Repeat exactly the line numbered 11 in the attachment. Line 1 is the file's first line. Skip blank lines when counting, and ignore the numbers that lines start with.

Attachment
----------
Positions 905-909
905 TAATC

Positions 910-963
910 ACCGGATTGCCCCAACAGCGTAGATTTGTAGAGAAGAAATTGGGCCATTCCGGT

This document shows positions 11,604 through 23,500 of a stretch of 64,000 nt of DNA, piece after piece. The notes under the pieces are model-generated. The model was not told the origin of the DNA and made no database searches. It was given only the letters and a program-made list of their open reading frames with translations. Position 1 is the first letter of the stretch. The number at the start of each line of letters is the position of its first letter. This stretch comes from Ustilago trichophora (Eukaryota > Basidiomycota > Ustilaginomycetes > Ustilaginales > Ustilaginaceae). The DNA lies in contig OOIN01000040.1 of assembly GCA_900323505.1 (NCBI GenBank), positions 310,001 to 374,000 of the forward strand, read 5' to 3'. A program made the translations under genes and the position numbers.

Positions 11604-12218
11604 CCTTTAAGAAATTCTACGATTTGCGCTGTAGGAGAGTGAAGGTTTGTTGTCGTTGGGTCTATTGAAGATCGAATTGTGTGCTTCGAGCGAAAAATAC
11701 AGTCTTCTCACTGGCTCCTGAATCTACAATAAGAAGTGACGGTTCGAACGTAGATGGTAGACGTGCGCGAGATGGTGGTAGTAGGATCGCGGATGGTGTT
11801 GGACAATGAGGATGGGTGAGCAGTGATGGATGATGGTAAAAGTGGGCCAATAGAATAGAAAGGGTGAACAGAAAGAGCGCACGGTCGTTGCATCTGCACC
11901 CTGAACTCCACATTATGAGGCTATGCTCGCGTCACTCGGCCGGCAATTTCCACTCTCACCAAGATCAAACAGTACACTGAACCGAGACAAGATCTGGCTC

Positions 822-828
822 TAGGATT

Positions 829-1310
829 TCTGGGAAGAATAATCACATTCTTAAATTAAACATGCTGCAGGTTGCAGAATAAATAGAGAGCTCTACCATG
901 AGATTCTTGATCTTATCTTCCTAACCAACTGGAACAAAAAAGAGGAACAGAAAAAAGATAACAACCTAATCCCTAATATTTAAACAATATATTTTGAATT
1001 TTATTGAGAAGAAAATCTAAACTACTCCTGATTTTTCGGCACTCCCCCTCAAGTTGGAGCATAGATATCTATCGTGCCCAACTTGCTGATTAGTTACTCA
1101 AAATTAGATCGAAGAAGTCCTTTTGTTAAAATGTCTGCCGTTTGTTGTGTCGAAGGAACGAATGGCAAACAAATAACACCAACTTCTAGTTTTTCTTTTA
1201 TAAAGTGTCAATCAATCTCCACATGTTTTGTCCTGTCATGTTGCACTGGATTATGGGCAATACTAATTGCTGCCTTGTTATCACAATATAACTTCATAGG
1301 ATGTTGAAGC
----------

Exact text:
Positions 822-828